Payments for organic farming are rising by an average of 25 per cent via the government’s Countryside Stewardship scheme, says Soil Association
Farmers who convert to organic will receive up to a third more cash than last year as the government increases support for nature-friendly farming, the organic certification body the Soil Association said today (24 March).
Payments for organic farming are rising by an average of 25 per cent for those entering a new scheme with Countryside Stewardship, which opened for mid-tier applications this week.
The government has boosted all payments for farming that benefits the environment via Countryside Stewardship, but the increase for organic is significantly above the average increase of 10 per cent.
The renewed support follows another rate hike last year when payments for organic rose by between 46 and 500 per cent for those entering a new scheme.
It also follows the 11th year of consecutive growth for the UK organic market, which topped £3.1billion in 2022 after a challenging year for both businesses and shoppers.
Some farmers converting to organic will be able to earn twice as much as before from government incentives in Countryside Stewardship agreements that will run for five years, the Soil Association said.
Options are also available for nature-friendly practices that are in harmony with organic principles, such as avoiding insecticides and protecting soils, via the new Sustainable Farming Incentives (SFI).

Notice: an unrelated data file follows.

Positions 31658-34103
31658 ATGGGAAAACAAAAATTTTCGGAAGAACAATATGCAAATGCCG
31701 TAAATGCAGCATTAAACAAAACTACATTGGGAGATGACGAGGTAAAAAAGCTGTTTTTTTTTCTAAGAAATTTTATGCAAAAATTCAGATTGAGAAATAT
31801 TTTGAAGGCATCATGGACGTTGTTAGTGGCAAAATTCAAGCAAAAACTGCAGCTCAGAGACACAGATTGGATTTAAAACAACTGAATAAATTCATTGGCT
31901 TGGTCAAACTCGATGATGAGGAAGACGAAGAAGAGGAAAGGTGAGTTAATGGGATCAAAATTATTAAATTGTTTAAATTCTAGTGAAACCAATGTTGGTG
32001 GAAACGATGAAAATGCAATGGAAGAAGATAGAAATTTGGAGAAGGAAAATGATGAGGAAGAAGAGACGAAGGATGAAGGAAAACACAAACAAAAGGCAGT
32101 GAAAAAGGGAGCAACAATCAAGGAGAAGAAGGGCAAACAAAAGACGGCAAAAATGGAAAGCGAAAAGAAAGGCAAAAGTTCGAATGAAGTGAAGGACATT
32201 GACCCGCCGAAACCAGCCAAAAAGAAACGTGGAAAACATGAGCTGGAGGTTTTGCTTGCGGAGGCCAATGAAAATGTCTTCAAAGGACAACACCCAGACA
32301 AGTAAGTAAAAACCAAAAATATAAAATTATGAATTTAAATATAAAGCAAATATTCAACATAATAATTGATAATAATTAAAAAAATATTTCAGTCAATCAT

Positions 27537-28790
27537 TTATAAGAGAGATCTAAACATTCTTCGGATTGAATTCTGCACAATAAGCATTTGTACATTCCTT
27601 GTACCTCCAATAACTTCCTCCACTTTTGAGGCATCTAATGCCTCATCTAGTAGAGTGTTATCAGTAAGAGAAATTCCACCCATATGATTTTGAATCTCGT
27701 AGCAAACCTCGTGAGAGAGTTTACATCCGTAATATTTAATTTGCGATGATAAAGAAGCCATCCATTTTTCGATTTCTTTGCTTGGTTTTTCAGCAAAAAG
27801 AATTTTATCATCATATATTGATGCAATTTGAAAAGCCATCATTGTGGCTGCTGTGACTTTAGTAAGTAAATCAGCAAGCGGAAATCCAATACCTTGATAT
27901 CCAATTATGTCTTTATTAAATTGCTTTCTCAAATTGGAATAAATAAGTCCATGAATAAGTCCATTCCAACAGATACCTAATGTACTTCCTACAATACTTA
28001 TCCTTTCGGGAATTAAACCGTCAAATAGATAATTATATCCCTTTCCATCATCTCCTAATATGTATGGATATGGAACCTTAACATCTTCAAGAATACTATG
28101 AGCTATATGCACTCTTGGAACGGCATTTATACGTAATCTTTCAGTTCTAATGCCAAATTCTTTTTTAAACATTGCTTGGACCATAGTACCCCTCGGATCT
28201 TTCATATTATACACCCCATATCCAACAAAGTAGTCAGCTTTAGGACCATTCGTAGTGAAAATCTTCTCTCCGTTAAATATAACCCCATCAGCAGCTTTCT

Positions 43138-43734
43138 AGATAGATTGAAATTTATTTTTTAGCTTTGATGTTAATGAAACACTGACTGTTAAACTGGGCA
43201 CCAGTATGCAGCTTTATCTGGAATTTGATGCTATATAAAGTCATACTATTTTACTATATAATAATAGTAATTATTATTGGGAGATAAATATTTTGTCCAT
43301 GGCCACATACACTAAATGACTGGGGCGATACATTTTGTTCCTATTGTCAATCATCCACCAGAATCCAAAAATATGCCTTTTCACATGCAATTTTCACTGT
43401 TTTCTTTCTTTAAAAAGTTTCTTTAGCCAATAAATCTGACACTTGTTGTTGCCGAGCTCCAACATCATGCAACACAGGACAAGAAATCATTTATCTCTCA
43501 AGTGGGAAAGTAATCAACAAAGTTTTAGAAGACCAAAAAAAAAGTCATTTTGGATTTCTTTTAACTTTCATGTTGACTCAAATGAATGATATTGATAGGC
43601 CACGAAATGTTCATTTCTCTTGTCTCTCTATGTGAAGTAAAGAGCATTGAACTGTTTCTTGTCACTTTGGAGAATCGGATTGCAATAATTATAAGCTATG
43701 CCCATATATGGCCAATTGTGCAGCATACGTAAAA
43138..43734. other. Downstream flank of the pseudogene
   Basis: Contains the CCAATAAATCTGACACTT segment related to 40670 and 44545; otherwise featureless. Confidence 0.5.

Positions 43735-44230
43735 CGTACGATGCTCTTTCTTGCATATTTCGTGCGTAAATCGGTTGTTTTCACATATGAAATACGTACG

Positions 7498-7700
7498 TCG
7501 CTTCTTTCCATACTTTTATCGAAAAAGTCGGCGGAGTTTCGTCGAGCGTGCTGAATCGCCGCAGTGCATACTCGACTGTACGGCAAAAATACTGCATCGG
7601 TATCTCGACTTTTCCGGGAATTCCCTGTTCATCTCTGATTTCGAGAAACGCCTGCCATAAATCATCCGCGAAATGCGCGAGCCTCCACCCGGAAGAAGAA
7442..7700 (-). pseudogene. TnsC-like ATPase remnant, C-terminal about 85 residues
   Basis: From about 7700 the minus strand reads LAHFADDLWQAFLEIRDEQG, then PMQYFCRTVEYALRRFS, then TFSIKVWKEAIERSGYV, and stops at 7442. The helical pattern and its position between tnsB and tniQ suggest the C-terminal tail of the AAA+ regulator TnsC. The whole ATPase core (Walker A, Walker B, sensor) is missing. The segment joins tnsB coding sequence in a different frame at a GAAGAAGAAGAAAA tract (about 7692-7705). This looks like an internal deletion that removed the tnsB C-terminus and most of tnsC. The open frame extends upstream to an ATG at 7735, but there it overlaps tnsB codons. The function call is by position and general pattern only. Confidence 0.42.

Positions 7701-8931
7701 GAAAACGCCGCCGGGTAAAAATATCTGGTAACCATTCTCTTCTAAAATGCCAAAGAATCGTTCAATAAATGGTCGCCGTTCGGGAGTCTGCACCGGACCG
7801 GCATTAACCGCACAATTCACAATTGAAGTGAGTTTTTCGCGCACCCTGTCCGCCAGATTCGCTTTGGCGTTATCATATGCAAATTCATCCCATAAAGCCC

Soil Association organic sector advisor Adrian Steele said: “All farmers have faced huge challenges during the last few years with the combined impacts of the pandemic, the Ukraine War, post-Brexit policies, extreme weather, and the cost-of-living crisis. But it is clear that there are big opportunities for sustainable farming and organic is receiving renewed government support.
”Times are undoubtedly hard but both governments and citizens across the UK want to see action to protect nature and we know that agroecological and organic farming holds the solution to producing good food while protecting the environment.
“We are pleased to see this renewed commitment to rewarding organic farming. Alongside continued growth in the market, this should give farmers confidence in switching to or maintaining organic practices, despite the short-term uncertainty facing every farm.”
Farmers can apply for organic conversion or maintenance payments via the mid-tier options for Countryside Stewardship, which will be open for applications until 18 August 2023.
Converting permanent improved grassland to organic will receive 25 per cent more than before at £187 per hectare, with converting to organic top fruit receiving a third more at £1,254 per hectare.
Other organic conversion payments will receive around 17 per cent more than before, with unimproved permanent grassland now at £89 per hectare, rotational land at £296, and horticulture at £703. For management of organic farmland, payments are doubling for top fruit at £1,920 per hectare, with other payments rising by between 16 and 44 per cent.
Government funding support is contributing to a strong forecast for organic’s continued success in the UK in 2023, in particular the Scottish Government’s ambition to double the amount of organic land by 2026.
Despite the cost-of-living crisis, drive for sustainability is an ongoing trend for shoppers and retailers are making more sustainable commercial decisions amid pressure from environmental groups including WWF.
Farmers must register with a certification body like Soil Association Certification before applying for Countryside Stewardship funding to convert to organic. They must complete a conversion plan, which must be approved and signed off by an organic certification body like Soil Association Certification.
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